Abstract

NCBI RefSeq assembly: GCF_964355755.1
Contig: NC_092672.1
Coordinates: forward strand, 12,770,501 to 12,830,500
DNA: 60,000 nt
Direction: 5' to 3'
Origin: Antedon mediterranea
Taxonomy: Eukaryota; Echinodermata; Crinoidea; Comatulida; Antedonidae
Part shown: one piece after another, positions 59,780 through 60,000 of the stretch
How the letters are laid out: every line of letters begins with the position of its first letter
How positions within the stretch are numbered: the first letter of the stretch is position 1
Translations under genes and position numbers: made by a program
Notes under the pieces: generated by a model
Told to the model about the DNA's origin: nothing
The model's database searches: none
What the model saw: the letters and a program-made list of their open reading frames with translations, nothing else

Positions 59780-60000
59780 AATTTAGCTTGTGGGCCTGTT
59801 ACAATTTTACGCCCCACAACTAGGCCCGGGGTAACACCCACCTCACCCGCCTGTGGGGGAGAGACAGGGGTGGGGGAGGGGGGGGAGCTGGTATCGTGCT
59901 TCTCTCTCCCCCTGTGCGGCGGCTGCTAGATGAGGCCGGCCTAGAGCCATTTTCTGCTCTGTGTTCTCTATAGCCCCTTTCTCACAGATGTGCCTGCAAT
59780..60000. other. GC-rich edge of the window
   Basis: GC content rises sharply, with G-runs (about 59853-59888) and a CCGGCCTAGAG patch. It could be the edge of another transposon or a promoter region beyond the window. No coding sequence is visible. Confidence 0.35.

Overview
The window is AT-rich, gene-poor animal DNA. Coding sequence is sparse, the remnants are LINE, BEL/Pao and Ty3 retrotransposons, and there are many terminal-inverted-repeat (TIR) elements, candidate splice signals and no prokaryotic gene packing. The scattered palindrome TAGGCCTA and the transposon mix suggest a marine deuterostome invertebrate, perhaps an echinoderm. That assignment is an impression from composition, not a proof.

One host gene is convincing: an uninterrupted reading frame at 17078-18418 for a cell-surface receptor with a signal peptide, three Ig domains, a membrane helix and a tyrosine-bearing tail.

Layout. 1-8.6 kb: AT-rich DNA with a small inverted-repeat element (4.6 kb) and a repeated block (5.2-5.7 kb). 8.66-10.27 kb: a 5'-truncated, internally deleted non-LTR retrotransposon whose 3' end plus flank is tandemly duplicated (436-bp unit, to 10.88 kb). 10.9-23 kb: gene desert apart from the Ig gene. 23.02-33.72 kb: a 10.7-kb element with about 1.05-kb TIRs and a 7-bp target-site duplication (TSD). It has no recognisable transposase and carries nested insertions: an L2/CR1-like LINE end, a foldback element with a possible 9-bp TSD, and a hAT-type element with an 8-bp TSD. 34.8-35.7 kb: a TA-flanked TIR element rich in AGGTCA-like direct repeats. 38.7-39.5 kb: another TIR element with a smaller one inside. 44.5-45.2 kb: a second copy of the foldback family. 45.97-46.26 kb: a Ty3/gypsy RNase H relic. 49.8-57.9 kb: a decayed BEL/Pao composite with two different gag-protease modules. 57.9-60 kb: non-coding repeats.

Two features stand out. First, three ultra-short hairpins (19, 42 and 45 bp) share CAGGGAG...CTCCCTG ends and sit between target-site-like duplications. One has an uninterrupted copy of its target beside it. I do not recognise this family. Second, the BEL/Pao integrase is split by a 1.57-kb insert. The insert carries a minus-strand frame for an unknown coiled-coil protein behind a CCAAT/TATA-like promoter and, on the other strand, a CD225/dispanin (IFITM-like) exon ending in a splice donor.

This paper analyzes mass transfer and skarn ore-forming processes in the metasomatic zones between the marble and the quartz diorite stock in the Nippo deposit of the Kamaishi mine. The zoned skarns are more than 50 m in width and consist of the following zones, listed from the quartz diorite to the marble side: skarn Ia, hornblende-clinopyroxene-plagioclase skarn; skarn Ib, clinopyroxene-plagioclase skarn; skarn II, plagioclase-garnet-clinopyroxene skarn; skarn III, garnet-clinopyroxene skarn. Sulfide minerals are concentrated mostly in skarn III, particularly at the contact with the marble, and secondly in skarns Ib and Ia. These skarns were formed at about 550 degrees C, where total pressure was assumed at 2 kb. A quantitative reaction model for the formation of the zones was formulated on the basis of mass balance calculations by using the petrological characteristics of the zones. The reaction model is made up of five interfacial reactions at the zone boundaries. Thus, skarn II was formed as an end product, whereas skarns Ia, Ib, and III were intermediate products which changed to the end product with progressive development of the zones. Mass transfer can be divided into diffusive and infiltrative contributions. Si, Fe, S, Cu, Zn, Ni, and Co were largely introduced from external sources by infiltrating hydrothermal fluids; Al and a considerable proportion of Ca and Mg migrated within the skarn by diffusion; CO 2 , H 2 O, Na, K, and a portion of Ca were removed by infiltration.Hydrothermal fluids flowed primarily at the reaction sites where CO 2 or H 2 O was released. There was a positive correlation between mass addition and the loss of CO 2 or H 2 O. About 90 mole percent of the mass addition was concentrated at the contact of the skarn with the marble. Release of CO 2 or H 2 O promoted the introduction of hydrothermal fluids, because production of volatiles temporarily increased fluid pressure, which caused pores and fractures, thus increasing permeability. The hydrothermal fluids followed the release of volatiles from the wall rocks, forming a single flow system at the reaction sites. Furthermore, Ca or alkalies were liberated and sulfide minerals were precipitated at the same devolatilization sites. This supports the conclusion that crystallization of the sulfide minerals was promoted by the neutralization of acid hydrothermal fluids reacting with carbonate minerals or feldspars. Thus, devolatilization, especially decarbonation, dominated the process of skarn ore formation from the introduction of hydrothermal fluids to the precipitation of ore minerals. The reaction model explains the location of ore pods within the Nippo skarn.

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